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First Report of Grapevine fleck virus in Idaho Grapevines

November 2012 , Volume 96 , Number  11
Pages  1,705.1 - 1,705.1

E. Kanuya , Department of PSES, University of Idaho, Moscow, ID 83844-2339 ; L. A. Clayton , University of Idaho Extension, Nez Perce County, Lewiston, ID 83501 ; R. A. Naidu , Department of Plant Pathology, Washington State University, Irrigated Agriculture Research and Extension Center, Prosser, WA 99350 ; and A. V. Karasev , Department of PSES, University of Idaho, Moscow, ID 83844-2339

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Accepted for publication 29 August 2012.

Idaho has a growing viticulture industry, with nearly 1,600 acres of wine grapes (Vitis vinifera L.). Production is largely concentrated in two locations, the Snake River valley, which includes Canyon County in the southwest, and the Clearwater River valley, primarily Nez Perce County in the northwest. Grapevine fleck virus (GFkV) belongs to the genus Maculavirus, family Tymoviridae, comprising positive-sense, single-stranded RNA viruses with ca. 7.6-kb genome (3). It is one of five non-mechanically transmitted viruses associated with the fleck disease complex and has been previously documented to occur in the neighboring state of Washington (2). Main sources of wine grape nursery material imported to Idaho reside in Washington or in California, and it is important to monitor virus status of the planting material brought to the state. However, no information was available on the occurrence and prevalence of GFkV in wine grapes in Idaho. During three growing seasons in 2009 through 2011, random grapevine samples were collected in 14 vineyards in Canyon, Elmore, Ada, and Nez Perce counties. A total of 434 samples were tested by one step RT-PCR using GFkV-specific primers, GFkVf: 5′-TGACCAGCCTGCTGTCTCTA-3′ and GFkVr: 5′-TGGACAGGGAGGTGTAGGAG-3′ designed to amplify a fragment of the GFkV capsid protein gene (1). Twenty-four samples tested positive for GFkV by RT-PCR and produced the expected 179-bp DNA fragment. These samples came from five vineyards sampled across all surveyed counties, and represented seven wine grape cultivars, including Pinot Noir, Cabernet Sauvignon, Syrah, Lemberger, Riesling, Chardonnay, Pinot Gris, and one unknown table grape cultivar. Twelve PCR products were cloned into the pGEM-T Easy plasmid vector (Promega), sequenced (numbered ID1 to 12, available upon request), and confirmed to represent fragments of the GFkV CP gene between positions 6,453 and 6,631 in the genome of GFkV isolate MT48 (GenBank Accession No. AJ309022.1). Eight of the Idaho GFkV sequences (ID2, ID3, ID7 to 11, and ID12) matched closely with other GFkV sequences from Washington State, Italy, India, and South America, showing 97 to 99% identity at the nucleotide level in pair-wise comparisons. Four GFkV sequences from Idaho (ID1 and ID4 to 6) showed only modest (90 to 92%) identity in pair-wise comparisons with GFkV sequences available in GenBank. Consequently, in phylogenetic reconstructions eight Idaho GFkV sequences clustered in the same lineage with the six GFkV sequences deposited in GenBank, and four other GFkV sequences were placed outside of this main clade. It is possible that this phylogeny of the Idaho GFkV reflects different sources of the virus-infected planting material brought to the state. In the absence of symptoms expressed in wine grape cultivars infected with GFkV, laboratory methods remain the only tool to detect the virus. To our knowledge, this is the first report of GFkV found in wine grapes in Idaho demonstrating its substantial presence in production areas.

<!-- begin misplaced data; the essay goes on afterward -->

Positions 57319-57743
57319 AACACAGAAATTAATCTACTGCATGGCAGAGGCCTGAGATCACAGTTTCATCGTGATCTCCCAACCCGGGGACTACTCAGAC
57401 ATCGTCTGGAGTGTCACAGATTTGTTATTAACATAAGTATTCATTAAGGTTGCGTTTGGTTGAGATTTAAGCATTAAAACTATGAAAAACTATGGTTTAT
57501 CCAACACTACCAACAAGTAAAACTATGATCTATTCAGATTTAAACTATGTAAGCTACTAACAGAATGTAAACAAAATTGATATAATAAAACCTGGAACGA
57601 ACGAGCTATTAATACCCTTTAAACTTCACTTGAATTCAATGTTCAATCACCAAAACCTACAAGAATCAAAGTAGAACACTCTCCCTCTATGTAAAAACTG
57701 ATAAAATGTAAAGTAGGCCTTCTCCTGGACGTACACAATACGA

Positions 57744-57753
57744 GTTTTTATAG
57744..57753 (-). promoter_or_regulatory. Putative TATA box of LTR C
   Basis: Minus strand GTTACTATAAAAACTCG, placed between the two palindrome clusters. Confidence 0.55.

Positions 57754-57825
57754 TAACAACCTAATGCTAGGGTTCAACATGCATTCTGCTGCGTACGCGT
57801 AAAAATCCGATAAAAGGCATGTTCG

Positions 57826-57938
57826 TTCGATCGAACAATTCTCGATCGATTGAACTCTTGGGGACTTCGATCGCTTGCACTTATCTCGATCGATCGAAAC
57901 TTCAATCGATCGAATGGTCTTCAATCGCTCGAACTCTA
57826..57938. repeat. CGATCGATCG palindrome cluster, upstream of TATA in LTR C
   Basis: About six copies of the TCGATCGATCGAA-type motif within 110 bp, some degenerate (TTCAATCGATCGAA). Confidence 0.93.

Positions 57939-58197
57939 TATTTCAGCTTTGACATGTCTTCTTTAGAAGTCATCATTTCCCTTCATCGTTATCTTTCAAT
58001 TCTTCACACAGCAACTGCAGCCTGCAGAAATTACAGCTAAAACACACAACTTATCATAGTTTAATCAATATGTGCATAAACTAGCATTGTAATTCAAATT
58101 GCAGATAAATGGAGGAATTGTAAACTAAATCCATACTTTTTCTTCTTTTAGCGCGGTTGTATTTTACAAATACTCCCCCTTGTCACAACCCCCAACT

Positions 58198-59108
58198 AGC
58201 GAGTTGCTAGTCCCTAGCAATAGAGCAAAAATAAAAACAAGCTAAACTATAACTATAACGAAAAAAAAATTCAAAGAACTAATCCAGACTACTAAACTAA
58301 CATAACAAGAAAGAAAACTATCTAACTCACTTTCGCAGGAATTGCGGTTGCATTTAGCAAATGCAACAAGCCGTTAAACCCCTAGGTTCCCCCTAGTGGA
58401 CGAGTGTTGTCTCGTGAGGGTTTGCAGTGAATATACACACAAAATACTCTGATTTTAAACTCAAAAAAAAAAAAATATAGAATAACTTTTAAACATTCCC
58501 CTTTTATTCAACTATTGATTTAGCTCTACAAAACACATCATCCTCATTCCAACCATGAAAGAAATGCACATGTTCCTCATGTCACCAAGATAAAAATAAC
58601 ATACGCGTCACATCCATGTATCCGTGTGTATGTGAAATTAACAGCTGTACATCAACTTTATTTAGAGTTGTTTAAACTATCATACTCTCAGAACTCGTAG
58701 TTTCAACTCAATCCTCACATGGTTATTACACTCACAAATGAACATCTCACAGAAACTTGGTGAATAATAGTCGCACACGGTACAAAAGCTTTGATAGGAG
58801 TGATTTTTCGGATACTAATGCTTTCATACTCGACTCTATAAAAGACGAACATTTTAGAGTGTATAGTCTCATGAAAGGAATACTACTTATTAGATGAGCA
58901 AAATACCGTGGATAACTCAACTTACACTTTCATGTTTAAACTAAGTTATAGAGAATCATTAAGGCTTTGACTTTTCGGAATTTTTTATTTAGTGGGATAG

References: (1) G. Gambino and I. Gribaudo. Phytopathology 96:1223, 2006. (2) R. A. Naidu et al. Plant Dis. 94:784, 2010. (3) S. Sabanadzovic et al. J. Gen. Virol. 82:2009, 2001.

© 2012 The American Phytopathological Society